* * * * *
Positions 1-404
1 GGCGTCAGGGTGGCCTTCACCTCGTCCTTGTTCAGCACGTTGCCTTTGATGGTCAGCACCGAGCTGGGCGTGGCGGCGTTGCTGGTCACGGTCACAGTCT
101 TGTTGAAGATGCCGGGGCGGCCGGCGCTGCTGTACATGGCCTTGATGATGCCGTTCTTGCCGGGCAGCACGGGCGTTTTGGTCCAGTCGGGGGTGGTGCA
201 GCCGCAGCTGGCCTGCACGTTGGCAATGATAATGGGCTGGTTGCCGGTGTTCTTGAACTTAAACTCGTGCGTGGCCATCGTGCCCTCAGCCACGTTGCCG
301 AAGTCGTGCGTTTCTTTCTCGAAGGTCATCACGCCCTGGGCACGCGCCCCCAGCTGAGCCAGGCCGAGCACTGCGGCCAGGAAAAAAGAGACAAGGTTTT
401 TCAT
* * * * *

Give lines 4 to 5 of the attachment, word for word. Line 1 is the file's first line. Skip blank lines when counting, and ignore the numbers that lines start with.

201 GCCGCAGCTGGCCTGCACGTTGGCAATGATAATGGGCTGGTTGCCGGTGTTCTTGAACTTAAACTCGTGCGTGGCCATCGTGCCCTCAGCCACGTTGCCG
301 AAGTCGTGCGTTTCTTTCTCGAAGGTCATCACGCCCTGGGCACGCGCCCCCAGCTGAGCCAGGCCGAGCACTGCGGCCAGGAAAAAAGAGACAAGGTTTT